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Hardworking Women - Growing Up Good




Excerpted from
Time Off for Good Behavior: How Hardworking Women Can Take a Break and Change Their Lives
By Mary Lou Quinlan

I am not the only Type A good girl. I've got a lot of company. Perhaps you're one yourself. Millions of us went to the same good girl training camp. Picture the women in your personal and professional circles, and you will easily identify the ones I mean. Think of your neighbor who says, "Leave it to me, I'll pick up all the kids." Imagine the colleague who cheerfully takes on the extra assignment or stays late to help you out. Phrases like, "No problem at all!" are tip-offs. Good girls are great to be around. We persevere and volunteer. We try to deliver 100 percent plus. We smile while doing it.

Ask any hardworking woman if she'd describe her growing-up self as a Type A good girl, and you'll get a knowing grin. Whether it's a matter of pride or regret, it's a badge many of us wear for life. As my friend Eileen put it, "From the day I hopped out of my crib, I was the Type A personality."

We grew up with Type A training wheels on the backs of our bikes. We paid attention to Mom and Dad. We did our homework. We got good grades. We sold the most Girl Scout cookies and practiced our instruments. We were impatient to succeed. And so we did.

We learned to speak the can-do code. "I try to give my best to everything I do." "If I say I'll do something, I do it." The good news about good girl roots is that they set us on a track of success and achievement. The bad news is that they can strangle us in an unending series of shoulds" that keep us from letting go and having a life. The "gotta get an A" turns into a "gotta get that promotion." And good is never good enough.

The Anatomy of Type A

Type A behavior was first observed in the 1950s by two cardiologists who noticed that most of their heart attack patients shared certain traits, including "impatience, a sense of time urgency, an unrelenting urge for recognition and power, an unusual preoccupation with work, and an unusually competitive and aggressive attitude." Type A women might interpret this list as assets for getting ahead. Indeed they are.

Type A types also exhibit quirks like speaking and eating quickly, and fidgeting, like foot tapping or playing with a pencil in a rhythmic fashion. They often dominate conversations and finish others' sentences. My chatterbox "outer child" had grown up with that bad habit. I thought that demonstrated my gift for "just knowing" what others were thinking.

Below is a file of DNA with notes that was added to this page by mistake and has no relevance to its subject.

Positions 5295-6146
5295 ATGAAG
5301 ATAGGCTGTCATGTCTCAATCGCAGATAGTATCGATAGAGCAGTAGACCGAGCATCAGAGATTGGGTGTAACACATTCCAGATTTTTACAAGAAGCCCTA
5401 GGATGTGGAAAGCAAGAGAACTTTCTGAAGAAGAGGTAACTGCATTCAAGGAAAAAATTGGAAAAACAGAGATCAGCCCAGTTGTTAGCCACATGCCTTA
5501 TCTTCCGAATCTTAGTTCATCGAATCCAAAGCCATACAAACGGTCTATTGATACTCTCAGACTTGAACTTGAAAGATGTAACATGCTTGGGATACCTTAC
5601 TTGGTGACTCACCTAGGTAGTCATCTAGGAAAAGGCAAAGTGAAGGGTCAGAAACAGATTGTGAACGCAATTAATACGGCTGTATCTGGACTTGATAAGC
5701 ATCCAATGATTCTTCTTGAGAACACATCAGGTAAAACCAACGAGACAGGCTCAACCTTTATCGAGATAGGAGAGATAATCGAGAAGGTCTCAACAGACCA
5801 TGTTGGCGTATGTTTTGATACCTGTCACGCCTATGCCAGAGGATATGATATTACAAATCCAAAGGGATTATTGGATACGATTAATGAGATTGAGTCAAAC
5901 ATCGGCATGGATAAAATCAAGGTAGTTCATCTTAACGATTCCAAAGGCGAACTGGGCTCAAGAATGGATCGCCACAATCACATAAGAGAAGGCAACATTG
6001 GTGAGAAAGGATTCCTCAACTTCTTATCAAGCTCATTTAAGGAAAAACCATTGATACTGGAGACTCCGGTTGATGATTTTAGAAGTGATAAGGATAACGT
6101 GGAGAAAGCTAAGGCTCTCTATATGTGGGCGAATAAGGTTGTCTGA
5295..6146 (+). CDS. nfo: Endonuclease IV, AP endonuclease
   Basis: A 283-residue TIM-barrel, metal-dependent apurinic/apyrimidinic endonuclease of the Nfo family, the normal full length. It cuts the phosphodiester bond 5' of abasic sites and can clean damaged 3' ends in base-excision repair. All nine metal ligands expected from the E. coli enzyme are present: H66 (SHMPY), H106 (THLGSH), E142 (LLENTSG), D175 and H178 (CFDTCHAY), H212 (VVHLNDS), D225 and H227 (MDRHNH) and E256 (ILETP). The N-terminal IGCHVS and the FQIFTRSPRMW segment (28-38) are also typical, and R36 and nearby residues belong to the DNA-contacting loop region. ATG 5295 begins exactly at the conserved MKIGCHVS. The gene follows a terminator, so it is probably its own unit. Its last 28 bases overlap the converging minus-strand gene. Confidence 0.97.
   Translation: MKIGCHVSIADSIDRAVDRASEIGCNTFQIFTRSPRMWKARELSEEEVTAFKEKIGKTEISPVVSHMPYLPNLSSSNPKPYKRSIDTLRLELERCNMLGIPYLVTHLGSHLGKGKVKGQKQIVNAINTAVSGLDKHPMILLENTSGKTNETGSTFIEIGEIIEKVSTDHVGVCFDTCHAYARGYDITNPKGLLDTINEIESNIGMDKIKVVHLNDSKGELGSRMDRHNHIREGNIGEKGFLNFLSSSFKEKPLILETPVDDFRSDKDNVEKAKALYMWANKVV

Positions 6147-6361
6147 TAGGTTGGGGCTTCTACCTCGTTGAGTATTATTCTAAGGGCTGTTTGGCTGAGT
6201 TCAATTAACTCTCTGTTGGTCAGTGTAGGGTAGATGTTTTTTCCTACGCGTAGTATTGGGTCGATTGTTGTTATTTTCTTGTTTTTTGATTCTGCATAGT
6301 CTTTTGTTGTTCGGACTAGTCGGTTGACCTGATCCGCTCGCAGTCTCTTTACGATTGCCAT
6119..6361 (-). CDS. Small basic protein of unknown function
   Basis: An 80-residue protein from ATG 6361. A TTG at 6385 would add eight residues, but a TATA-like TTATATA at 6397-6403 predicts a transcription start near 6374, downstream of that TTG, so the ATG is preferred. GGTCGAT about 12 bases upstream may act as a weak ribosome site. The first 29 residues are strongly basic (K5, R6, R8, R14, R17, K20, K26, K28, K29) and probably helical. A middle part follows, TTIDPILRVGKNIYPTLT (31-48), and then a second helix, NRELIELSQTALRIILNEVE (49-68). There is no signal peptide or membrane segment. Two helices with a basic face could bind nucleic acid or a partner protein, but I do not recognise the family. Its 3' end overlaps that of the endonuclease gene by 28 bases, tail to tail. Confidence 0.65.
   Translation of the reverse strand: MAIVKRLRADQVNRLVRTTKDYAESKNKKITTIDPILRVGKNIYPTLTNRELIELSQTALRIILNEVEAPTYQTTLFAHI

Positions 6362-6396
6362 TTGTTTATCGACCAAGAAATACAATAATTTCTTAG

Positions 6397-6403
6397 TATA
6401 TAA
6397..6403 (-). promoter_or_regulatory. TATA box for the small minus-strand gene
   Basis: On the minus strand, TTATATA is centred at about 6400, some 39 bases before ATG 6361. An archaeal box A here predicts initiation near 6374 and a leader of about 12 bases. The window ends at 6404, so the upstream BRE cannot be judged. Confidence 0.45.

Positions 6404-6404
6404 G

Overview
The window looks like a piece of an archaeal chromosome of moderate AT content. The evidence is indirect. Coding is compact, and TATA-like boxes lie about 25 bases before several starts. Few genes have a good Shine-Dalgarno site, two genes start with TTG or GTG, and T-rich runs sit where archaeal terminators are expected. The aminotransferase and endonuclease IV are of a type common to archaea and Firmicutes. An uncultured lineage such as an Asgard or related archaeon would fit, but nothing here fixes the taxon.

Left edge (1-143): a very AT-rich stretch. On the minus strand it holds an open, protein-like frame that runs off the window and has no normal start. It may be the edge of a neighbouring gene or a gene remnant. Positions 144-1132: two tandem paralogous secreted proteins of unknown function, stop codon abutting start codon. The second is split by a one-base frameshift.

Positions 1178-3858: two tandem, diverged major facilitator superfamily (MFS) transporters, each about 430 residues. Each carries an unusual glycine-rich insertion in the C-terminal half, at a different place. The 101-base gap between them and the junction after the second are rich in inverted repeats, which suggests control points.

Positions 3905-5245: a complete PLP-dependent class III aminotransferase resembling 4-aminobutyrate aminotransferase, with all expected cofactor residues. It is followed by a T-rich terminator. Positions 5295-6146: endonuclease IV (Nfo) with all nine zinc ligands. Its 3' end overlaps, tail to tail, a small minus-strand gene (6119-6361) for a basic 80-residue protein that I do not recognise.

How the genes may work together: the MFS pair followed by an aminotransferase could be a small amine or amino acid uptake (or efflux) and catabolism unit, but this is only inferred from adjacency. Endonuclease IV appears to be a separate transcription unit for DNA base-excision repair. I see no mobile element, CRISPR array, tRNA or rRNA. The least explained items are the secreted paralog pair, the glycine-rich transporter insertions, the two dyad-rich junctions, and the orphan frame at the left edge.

Unfortunately, these Type A behaviors can be more than quirky. They can be physically toxic. Just like the effects of smoking or hypertension, angry and hostile Type A behaviors have been linked to coronary problems.

Type A people are pushed by time to achieve, while Type Bs take a more relaxed approach to deadlines, and ideally, to life. Once when I finished a speech about my Type A good girl work style, a young woman raised her hand, and asked, "What if I'm Type B?" Lucky, lucky girl. She's probably laid-back enough to rise to chairman of the board and still have a life.

Filling out this alphabet soup are "Type E women executives... who try to be Everything to Everyone." Researcher Waino W. Suojanen found that Type Es feel insecure and strive to believe in their personal worth while trying to meet the demands of home and work. Whether women are competitive As, more laid-back Bs, or more pleasing Es, we can all grow to be Type T: tired from trying so hard.

Where Good Girls Come From

Patti Clark, president of coaching and consulting firm PS Clark & Associates in New Hope, Pennsylvania, defined good girls this way: "A good girl is a pleaser and wants to fit in." When Type A urgency is coupled with good girl tendencies, women can overdose on overdoing.

But Patti pointed to the consequences of the natural confidence-building messages that parents give good girls. Their encouragement instills the lifelong pursuit of approval. "Messages like, 'You can be on the best team and get the best grades,' trained women to believe that their fulfillment and happiness and all the good things in their lives came from external behavior and performances. These women then begin following what a parent or teacher or society said would be the 'road to success,' and doing everything 'right' over and over and over again." So good girls develop the habit of seeking approval that's never enough.

Dallas-based psychologist Dr. Kaye Moore agrees. "The difference between women and men is that women are inherently relational. Relationships are important to our emotional survival. Pleasing others becomes of paramount importance, so we're diligent about pleasing others and making relationships good so we feel good about ourselves."

In other words, from an early age, good girls learn to say "yes" as a way to secure relationships and get approval. Add Type A to that mix, and the urgency to please faster and better than anyone else lays a foundation for a work ethic than can verge on workaholism.

In this chapter, you'll meet women who moved from an A in school to A in ambition, eventually achieving wonderful things in their busy lives. But their embedded good behavior also earned them the stress of overworking and the pain of burning out. Most of these hardworking women began their pattern of people pleasing long before they hit the boardroom.

Were we born with this compulsion to achieve or did we do it to ourselves? How did this workaholic race begin?



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